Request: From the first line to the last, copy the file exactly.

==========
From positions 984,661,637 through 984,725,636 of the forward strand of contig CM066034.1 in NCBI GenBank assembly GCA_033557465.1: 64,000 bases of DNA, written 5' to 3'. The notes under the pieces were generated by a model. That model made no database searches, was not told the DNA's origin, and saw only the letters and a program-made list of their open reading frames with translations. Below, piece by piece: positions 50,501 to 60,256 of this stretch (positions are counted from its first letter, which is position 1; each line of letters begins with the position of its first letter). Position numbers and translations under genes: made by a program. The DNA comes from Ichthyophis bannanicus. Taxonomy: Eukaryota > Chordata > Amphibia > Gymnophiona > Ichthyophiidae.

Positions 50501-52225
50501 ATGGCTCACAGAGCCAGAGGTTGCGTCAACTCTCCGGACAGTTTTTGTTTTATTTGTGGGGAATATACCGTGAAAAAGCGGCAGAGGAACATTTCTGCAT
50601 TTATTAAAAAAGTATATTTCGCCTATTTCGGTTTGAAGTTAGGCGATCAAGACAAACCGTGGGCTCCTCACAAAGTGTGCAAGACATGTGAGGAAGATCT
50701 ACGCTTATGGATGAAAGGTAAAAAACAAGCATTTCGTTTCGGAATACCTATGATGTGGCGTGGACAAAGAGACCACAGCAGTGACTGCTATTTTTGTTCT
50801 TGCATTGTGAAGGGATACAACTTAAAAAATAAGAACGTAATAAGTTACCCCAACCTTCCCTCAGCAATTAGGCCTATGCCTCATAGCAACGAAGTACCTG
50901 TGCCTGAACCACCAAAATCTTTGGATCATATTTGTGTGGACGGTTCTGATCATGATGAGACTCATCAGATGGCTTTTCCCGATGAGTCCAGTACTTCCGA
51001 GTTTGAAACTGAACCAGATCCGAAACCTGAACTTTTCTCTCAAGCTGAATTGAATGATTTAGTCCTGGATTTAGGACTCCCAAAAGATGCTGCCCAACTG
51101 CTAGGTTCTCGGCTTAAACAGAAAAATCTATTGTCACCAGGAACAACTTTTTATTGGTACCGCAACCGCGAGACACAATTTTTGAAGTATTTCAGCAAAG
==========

From positions 984,661,637 through 984,725,636 of the forward strand of contig CM066034.1 in NCBI GenBank assembly GCA_033557465.1: 64,000 bases of DNA, written 5' to 3'. The notes under the pieces were generated by a model. That model made no database searches, was not told the DNA's origin, and saw only the letters and a program-made list of their open reading frames with translations. Below, piece by piece: positions 50,501 to 60,256 of this stretch (positions are counted from its first letter, which is position 1; each line of letters begins with the position of its first letter). Position numbers and translations under genes: made by a program. The DNA comes from Ichthyophis bannanicus. Taxonomy: Eukaryota > Chordata > Amphibia > Gymnophiona > Ichthyophiidae.

Positions 50501-52225
50501 ATGGCTCACAGAGCCAGAGGTTGCGTCAACTCTCCGGACAGTTTTTGTTTTATTTGTGGGGAATATACCGTGAAAAAGCGGCAGAGGAACATTTCTGCAT
50601 TTATTAAAAAAGTATATTTCGCCTATTTCGGTTTGAAGTTAGGCGATCAAGACAAACCGTGGGCTCCTCACAAAGTGTGCAAGACATGTGAGGAAGATCT
50701 ACGCTTATGGATGAAAGGTAAAAAACAAGCATTTCGTTTCGGAATACCTATGATGTGGCGTGGACAAAGAGACCACAGCAGTGACTGCTATTTTTGTTCT
50801 TGCATTGTGAAGGGATACAACTTAAAAAATAAGAACGTAATAAGTTACCCCAACCTTCCCTCAGCAATTAGGCCTATGCCTCATAGCAACGAAGTACCTG
50901 TGCCTGAACCACCAAAATCTTTGGATCATATTTGTGTGGACGGTTCTGATCATGATGAGACTCATCAGATGGCTTTTCCCGATGAGTCCAGTACTTCCGA
51001 GTTTGAAACTGAACCAGATCCGAAACCTGAACTTTTCTCTCAAGCTGAATTGAATGATTTAGTCCTGGATTTAGGACTCCCAAAAGATGCTGCCCAACTG
51101 CTAGGTTCTCGGCTTAAACAGAAAAATCTATTGTCACCAGGAACAACTTTTTATTGGTACCGCAACCGCGAGACACAATTTTTGAAGTATTTCAGCAAAG